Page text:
By Emily Hoefer
Edited by Desiree Murphy
Decked out in white hard hats and pins bearing Mona Lisa's smile, advocates for the arts in South Carolina cheered on legislators filing into the State House Tuesday morning.
"We're talking basic education," said, Glenn Hare, marketing director at Clemson University's Brooks Center for the Performing Arts. "We're talking grass roots arts activities – that's what we're fighting for."
Normally a day that recognizes the South Carolina Arts Alliance, a nonprofit group of arts organizations and educators, this year's Arts Advocacy Day was dedicated to responding to Gov. Nikki Haley's call to cut arts funding in her first State of the State address.
"The reality is the role of South Carolina's government in the year 2011 can no longer be to fund an Arts Commission that costs us $2.5 million," Haley said. She also called for the elimination of funding for South Carolina educational broadcast television.
As legislators moved toward House and Senate chambers, arts advocates handed out letters and shook hands.
Beverly Bunch brought her daughter Tiffany a student at Greenville's Fine Arts Center high school.
"We're here to hopefully let Nikki Haley know how much her decision and the legislators' decisions are going to impact the arts in our state," she said.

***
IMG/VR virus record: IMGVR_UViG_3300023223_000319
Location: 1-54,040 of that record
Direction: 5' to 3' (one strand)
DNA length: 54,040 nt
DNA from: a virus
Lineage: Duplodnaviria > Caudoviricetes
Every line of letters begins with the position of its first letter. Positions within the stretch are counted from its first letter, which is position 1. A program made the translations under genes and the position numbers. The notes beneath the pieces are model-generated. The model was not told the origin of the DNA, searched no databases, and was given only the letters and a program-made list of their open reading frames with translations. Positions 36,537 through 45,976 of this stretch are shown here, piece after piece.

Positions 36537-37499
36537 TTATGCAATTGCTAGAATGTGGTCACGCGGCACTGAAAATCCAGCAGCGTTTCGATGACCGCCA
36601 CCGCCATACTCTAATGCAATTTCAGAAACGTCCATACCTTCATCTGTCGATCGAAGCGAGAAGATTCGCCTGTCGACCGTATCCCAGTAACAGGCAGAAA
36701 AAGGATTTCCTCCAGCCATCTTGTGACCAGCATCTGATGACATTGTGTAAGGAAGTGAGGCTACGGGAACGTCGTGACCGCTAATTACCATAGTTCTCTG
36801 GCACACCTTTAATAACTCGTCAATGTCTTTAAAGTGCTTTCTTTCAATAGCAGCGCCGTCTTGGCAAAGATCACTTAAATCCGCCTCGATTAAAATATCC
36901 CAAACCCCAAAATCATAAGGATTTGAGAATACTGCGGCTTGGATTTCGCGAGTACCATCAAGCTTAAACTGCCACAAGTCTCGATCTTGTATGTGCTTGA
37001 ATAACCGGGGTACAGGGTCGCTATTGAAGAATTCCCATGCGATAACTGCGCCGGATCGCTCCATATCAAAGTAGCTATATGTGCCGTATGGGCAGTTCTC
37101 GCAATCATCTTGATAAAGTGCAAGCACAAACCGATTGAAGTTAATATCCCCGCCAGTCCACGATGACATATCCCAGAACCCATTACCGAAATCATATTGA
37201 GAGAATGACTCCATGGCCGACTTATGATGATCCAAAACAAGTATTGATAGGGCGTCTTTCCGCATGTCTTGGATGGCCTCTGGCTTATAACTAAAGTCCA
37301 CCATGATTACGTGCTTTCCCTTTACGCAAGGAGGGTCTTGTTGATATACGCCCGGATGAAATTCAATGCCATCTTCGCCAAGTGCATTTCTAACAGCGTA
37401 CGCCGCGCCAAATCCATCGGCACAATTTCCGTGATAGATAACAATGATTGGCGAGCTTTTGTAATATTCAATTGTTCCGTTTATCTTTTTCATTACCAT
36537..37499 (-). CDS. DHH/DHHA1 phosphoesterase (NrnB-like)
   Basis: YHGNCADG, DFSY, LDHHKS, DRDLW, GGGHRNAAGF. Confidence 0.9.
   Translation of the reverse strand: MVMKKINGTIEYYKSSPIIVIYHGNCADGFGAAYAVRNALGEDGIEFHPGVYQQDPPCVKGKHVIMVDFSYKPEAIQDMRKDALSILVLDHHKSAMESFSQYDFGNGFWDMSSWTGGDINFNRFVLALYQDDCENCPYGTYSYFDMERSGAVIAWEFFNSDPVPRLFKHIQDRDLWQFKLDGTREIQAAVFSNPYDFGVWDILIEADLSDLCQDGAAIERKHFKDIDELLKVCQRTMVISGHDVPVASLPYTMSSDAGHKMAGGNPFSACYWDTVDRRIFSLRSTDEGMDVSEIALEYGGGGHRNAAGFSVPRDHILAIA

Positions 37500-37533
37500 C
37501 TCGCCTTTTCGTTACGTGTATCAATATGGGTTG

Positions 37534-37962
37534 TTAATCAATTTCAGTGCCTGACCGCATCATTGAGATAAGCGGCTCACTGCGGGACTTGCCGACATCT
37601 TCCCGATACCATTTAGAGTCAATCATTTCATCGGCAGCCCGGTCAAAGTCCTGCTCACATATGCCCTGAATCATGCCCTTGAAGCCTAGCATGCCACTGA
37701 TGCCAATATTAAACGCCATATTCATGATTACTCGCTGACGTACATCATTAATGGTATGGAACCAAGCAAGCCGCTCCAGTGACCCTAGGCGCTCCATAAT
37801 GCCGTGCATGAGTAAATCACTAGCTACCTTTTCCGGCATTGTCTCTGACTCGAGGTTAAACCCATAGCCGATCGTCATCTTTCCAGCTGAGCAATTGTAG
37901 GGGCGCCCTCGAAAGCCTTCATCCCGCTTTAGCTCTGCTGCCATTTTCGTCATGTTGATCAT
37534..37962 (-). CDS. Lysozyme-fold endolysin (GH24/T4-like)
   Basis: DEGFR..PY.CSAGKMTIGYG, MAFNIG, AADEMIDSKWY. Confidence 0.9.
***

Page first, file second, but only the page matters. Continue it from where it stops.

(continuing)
Rep. Bakari Sellers, D- Bamberg, said cutting funding to the Arts Commission is not a good idea because the arts are "an essential part of our educational environment."
Brooks Center intern Thomas Hudgins said the arts are more important than the money that will be cut.
"That's a very small price to pay for the payback in terms of the jobs created – tourism dollars created by things like Spoleto, which is funded by the Arts Commission. That's why we're here," Hudgins said.
The South Carolina Arts Commission, a state agency created in 1967, is primarily funded by state tax dollars. The commission awarded more than 340 grants last year, which helped support programs like Columbia's 701 Center for Contemporary Art and the Columbia City Ballet.
Brooks Center director, Lillian Harder, said the group is expecting to endure budget cuts, but the main goal was to avoid total elimination.